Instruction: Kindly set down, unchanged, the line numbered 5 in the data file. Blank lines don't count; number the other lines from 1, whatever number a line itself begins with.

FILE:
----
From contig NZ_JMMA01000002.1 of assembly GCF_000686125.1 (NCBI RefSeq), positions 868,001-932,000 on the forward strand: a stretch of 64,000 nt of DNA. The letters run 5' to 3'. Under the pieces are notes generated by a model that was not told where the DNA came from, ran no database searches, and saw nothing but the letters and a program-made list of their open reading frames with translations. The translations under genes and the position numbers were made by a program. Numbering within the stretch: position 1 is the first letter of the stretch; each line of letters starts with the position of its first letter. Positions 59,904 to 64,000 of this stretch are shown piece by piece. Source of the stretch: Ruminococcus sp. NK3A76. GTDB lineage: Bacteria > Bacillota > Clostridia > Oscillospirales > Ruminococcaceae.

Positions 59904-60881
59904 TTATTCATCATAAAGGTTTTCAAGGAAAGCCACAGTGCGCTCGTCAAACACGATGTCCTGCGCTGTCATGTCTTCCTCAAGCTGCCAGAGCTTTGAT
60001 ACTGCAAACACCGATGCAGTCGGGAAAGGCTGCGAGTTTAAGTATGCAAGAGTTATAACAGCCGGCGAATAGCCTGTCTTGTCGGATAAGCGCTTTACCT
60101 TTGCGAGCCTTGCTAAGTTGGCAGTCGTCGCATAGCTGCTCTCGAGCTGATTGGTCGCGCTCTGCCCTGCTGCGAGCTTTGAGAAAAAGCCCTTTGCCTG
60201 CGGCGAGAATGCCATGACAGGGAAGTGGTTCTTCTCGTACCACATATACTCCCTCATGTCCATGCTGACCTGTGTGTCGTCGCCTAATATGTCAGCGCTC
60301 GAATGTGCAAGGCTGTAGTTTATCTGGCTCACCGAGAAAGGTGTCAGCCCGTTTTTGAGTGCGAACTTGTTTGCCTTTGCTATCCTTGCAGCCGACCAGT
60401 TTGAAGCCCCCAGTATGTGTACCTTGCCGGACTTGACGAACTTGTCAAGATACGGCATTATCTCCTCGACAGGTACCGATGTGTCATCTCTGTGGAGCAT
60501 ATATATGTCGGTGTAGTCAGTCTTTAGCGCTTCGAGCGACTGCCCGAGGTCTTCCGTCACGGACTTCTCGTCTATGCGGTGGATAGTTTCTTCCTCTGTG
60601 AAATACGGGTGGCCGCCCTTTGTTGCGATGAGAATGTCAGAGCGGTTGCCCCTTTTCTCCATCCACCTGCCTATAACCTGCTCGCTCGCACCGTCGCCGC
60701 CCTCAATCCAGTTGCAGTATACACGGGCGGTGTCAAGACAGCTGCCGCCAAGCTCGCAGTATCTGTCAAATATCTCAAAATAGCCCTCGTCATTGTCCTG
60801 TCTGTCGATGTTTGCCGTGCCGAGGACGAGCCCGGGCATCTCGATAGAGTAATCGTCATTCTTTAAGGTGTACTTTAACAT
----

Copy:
60101 TTGCGAGCCTTGCTAAGTTGGCAGTCGTCGCATAGCTGCTCTCGAGCTGATTGGTCGCGCTCTGCCCTGCTGCGAGCTTTGAGAAAAAGCCCTTTGCCTG